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What is a Balance Sheet?

A company's balance sheet gives a picture of how all the assets, liabilities, and equities of the company "balance out."

The basic accounting equation is Total Assets = Total Liabilities + Equity, and a Balance Sheet is going to detail these parts to show how everything adds up at the time of the report.

With things equal on both sides of the equation, the company's books are balanced, the same way someone might go back through the carbon copies of checks they've written and "balance the checkbook" to make sure all checks written have been accounted for.

The way publicly traded businesses are structured, any asset balance over liability obligations is considered Equity, and generally most of this is going to be held in outstanding shares of Common Stock and Preferred Stock. Most companies are going to publish Annual Reports that contain this information, and they'll also file annually and quarterly with the SEC.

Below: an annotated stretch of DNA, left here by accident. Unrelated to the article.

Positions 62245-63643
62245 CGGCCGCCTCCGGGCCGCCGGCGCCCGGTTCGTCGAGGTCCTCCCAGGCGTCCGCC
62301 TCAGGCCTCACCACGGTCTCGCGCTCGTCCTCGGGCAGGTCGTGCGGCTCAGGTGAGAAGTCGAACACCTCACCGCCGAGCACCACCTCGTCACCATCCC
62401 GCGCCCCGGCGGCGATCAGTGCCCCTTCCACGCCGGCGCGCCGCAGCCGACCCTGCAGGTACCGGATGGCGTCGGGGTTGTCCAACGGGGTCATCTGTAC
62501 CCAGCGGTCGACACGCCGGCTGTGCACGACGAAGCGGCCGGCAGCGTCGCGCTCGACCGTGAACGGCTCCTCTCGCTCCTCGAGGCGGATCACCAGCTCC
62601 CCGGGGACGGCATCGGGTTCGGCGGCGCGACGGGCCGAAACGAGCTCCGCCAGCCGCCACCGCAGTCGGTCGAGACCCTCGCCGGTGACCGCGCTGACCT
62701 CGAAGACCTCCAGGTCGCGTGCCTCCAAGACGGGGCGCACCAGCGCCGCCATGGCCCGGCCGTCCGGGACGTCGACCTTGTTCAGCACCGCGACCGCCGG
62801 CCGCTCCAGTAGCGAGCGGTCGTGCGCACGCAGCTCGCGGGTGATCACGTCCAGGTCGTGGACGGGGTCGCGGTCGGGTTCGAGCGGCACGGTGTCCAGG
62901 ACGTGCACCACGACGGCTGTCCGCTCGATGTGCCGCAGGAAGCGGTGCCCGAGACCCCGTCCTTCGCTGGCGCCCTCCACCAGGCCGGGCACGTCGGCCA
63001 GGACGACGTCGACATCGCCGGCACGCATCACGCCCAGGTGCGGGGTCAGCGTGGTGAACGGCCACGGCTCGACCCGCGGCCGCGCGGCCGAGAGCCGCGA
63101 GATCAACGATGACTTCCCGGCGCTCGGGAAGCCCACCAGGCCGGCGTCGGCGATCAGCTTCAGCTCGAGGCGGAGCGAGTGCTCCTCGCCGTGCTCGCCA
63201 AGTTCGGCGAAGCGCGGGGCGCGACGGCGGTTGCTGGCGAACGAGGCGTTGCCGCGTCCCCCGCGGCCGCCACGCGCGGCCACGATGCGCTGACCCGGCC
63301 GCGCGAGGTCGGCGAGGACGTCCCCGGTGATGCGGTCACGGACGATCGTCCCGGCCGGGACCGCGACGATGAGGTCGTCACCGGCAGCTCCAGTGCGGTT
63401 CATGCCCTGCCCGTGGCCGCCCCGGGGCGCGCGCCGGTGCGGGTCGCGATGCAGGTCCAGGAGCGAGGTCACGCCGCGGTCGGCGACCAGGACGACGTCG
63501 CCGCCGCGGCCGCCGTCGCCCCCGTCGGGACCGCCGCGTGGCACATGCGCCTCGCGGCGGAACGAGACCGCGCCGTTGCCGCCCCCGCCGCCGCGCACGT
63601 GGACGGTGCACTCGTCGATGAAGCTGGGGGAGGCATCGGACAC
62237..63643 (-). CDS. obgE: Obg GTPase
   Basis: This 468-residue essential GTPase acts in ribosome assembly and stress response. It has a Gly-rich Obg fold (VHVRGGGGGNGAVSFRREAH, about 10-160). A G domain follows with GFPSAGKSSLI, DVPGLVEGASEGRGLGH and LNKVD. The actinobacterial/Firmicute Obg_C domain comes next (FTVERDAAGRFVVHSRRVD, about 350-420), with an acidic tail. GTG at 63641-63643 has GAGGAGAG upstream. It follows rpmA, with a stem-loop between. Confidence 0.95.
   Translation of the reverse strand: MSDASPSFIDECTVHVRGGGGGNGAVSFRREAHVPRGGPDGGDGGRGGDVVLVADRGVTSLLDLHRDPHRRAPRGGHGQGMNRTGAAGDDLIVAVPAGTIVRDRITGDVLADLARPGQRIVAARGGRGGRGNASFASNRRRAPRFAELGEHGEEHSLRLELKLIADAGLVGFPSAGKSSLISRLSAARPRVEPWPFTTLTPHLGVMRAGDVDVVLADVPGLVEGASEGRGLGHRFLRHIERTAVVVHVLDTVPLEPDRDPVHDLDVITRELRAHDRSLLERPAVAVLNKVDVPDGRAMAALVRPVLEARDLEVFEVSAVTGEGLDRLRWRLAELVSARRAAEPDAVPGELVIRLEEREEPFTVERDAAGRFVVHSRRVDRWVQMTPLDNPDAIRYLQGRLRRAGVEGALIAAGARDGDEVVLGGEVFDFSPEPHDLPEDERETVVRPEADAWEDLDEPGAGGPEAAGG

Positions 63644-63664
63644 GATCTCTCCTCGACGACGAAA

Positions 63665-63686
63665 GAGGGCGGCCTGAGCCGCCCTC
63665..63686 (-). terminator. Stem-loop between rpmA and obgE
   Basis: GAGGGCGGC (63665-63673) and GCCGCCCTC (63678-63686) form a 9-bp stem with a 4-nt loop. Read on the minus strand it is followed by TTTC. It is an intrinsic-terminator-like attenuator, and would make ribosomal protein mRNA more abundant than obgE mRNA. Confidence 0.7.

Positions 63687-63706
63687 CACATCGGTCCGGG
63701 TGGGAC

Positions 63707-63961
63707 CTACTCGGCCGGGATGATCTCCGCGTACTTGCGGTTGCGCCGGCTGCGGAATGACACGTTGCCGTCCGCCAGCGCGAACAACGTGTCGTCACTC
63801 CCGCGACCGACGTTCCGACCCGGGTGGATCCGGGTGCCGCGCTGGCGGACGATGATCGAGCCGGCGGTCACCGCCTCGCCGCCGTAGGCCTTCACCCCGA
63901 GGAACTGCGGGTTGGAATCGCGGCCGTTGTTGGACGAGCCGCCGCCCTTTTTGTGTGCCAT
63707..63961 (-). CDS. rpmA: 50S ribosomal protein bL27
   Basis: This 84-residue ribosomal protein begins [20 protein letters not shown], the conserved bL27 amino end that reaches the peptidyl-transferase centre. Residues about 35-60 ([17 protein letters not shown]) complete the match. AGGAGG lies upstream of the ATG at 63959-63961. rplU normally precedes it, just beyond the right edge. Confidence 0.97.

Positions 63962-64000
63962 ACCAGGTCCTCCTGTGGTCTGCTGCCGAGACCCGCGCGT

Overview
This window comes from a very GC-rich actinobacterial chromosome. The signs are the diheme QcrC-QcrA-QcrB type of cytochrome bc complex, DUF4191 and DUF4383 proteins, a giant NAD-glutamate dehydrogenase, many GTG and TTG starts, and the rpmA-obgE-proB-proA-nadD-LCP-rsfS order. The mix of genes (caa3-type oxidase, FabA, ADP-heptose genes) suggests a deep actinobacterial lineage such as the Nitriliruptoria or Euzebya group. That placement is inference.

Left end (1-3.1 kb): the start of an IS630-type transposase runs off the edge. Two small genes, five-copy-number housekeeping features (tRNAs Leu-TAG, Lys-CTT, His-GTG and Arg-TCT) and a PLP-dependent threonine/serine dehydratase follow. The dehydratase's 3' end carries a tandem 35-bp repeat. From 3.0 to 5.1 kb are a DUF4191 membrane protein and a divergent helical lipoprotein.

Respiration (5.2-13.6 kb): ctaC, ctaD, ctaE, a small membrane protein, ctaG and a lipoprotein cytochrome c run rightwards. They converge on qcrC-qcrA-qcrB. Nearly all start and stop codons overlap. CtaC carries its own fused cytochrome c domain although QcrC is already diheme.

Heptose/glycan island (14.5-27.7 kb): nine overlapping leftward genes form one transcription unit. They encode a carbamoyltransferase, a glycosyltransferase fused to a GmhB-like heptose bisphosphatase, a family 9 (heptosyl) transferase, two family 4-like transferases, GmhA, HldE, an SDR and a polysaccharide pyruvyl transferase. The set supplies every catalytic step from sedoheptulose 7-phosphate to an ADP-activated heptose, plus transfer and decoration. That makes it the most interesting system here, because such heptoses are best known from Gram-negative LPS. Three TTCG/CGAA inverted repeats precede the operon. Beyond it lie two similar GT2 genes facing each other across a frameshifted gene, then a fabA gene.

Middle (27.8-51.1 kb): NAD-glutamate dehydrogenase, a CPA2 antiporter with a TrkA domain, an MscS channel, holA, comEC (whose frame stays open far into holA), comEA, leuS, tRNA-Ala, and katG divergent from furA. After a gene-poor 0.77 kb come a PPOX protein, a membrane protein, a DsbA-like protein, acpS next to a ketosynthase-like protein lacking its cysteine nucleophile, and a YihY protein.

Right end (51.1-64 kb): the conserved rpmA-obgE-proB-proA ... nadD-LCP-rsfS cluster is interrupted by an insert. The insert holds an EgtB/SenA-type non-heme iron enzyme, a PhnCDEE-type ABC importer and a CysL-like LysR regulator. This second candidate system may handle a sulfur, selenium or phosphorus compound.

A balance sheet can be used to determine things like debt-to-equity ratio and acid-test ratio to get a picture of how healthy the company is, and whether it has the liquidity to pay its debts in a timely manner. Along with income statements and statements of cash flow, the balance sheet can be used for fundamental analysis to determine whether the company represents value when compared to peers in its industry.

Keywords: liabilities, assets, balance sheet, accounting, fundamental analysis, value investing, annual reports, debt-to-equity, acid-test ratio,